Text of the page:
2019 Trinidad State News

Aquaponics is a new thing at Trinidad State

Valley Campus / August 23, 2019 / by Margaret Sanderson

Trinidad State photograph Trinidad State has long had an aquaculture program, which focuses on raising fish. But this fall there’s a twist. Aquaponics takes the process one step further. Instructor Ben Webster’s new program uses the waste from the fish raising process to fertilize plants.

“Aquaponics is an emerging industry,” said Webster. “There’s a lot of interest and a lot of momentum. I thought it would be something to capitalize on. Being pro-ag and pro-fish why not converge the two and use fish to grow plants?” Aquaponics uses only 1/10 the water traditional agriculture does. The same water can be used indefinitely, and the only water replacement needed is caused by evaporation. Otherwise the water is recirculated and used over and over.

Restaurants across the country are using the synergy of aquaculture to provide not only fish but just-picked salad greens. This saves not only shipping and handling costs, but makes the meals exceptionally fresh. Greenhouse Management and Aquaponics 101 have been added to the aquaculture curriculum. To start, students at Trinidad State can earn an aquaponics certificate in a yearlong program, but Webster hopes to expand it into a two-year degree.

Before teaching aquaculture at Trinidad State, Webster managed River Bend Trout Farm. His initial exposure to aquaponics happened at the annual aquaculture meetings held at Mt. Princeton, near Buena Vista. There he heard aquaponic experts, JD and Tanya Sawyer with Aquaponics Source in Denver, share their aqua farming experiences. Webster has “kept his ear to the ground” noticing an increase in interest in aquaponics.

According to The Aquaponic Source, “fish eat and produce ammonia. Beneficial bacteria convert the ammonia into nutrients. Plants absorb this natural fertilizer and the water is continuously recirculated through the system.”

In aquaponics, the fish are usually kept in a separate water tank. The fish wastewater, minus the solids, then circulates into another tank or water holding system where plants are growing. The plants absorb nutrients from the fish wastewater while simultaneously purifying that water with their naturally produced bacteria thus creating a symbiotic or interdependent relationship in which each species benefits the other.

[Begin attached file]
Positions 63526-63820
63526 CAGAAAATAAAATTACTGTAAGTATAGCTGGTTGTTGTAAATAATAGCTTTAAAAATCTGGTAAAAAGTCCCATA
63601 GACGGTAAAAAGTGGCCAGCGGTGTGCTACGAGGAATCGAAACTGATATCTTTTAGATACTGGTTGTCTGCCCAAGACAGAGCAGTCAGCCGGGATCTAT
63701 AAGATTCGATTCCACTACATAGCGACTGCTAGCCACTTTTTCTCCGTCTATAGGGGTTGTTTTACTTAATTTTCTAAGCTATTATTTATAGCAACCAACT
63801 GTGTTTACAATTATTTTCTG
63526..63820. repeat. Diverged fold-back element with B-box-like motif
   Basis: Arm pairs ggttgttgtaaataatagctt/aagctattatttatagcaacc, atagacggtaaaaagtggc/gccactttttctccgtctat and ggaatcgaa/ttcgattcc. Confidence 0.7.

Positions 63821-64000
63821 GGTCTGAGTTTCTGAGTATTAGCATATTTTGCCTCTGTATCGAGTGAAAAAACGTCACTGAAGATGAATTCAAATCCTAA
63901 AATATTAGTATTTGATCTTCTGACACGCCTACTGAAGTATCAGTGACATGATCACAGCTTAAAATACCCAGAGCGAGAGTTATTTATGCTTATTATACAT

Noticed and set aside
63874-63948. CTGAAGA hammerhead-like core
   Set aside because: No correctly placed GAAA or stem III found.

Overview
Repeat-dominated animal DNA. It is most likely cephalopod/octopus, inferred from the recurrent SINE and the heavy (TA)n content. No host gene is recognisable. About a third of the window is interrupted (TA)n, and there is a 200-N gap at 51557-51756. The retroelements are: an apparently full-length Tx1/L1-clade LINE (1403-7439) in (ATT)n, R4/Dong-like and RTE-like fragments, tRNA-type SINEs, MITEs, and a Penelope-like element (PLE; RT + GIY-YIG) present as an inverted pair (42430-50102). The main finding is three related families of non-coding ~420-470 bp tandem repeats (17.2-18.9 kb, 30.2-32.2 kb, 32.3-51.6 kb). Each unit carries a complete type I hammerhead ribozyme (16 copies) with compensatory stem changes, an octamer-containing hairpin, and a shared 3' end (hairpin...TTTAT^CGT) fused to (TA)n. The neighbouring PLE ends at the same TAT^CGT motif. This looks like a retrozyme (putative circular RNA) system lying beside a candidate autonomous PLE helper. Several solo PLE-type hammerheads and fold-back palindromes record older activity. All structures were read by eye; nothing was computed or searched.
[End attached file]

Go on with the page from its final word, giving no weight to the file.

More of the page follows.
In June, Webster, along with some of his students, started tomato and jalapeno seeds in the two aquaponic systems in his classroom. The jalapeno plants are now 1 ½ feet tall and the tomato plants are four to five feet tall. The fish tanks sit below the plants and the water is pumped up to the plant holding tanks and then returned to the fish tanks.

The Aquaponic Source indicates many pros for plants grown in fish wastewater rather than soil. Soil loses fertility with each crop and can be affected by wind, water erosion, and water run-off – not so when using fish wastewater. Fertilizer or compost must be applied each season and achieving the right balance can be challenging – not so with fish wastewater. Managing weeds, insects, and disease, along with application of chemicals and correct water amounts, is time consuming – not so with fish wastewater. Although disease and insects can affect aquaponics, the farming challenges are fewer in comparison to soil-grown plants.
Trinidad State photograph
To give the students a wider experience, Webster plans to use several different growing methods. The following are detailed online at The Aquaponic Source: DWC or deep-water culture, also called raft based growing, consists of long foam rafts floating in a channel of water. Plants are placed in holes cut into the foam with their roots hanging in the water. Media-based growing uses an inert (lacking ability or strength to move) media like expanded clay pellets or shale which helps to convert ammonia to nitrates and removes solid wastes using the same system. Webster said the pellets never need to be replaced. In the nutrient film technique (NFT) water flows horizontally through a narrow trough, like a PVC pipe, that has holes drilled along the top of it to hold the plants while their roots hang in the nourishing flowing water. Vertical aquaponics allows the growth of a large amount of food in a very small area. Plants are stacked on top of each other in tower systems and water flows in through the top and through a wicking material and then back into the fish tank below.

Several Valley schools are interested in the program and are networking with Trinidad State to offer concurrent enrollment (where both high school and college credits can be earned at the same time) classes.

Classes began Monday, August 19, but late starts may be allowed on a case-by-case basis. Call Ben Webster at 719-589-7063.

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